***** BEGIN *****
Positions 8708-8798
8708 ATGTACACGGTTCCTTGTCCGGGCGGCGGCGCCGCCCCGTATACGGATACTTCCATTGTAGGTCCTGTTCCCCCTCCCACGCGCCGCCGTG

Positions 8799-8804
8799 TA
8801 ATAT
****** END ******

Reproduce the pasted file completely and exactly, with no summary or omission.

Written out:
Positions 8708-8798
8708 ATGTACACGGTTCCTTGTCCGGGCGGCGGCGCCGCCCCGTATACGGATACTTCCATTGTAGGTCCTGTTCCCCCTCCCACGCGCCGCCGTG

Positions 8799-8804
8799 TA
8801 ATAT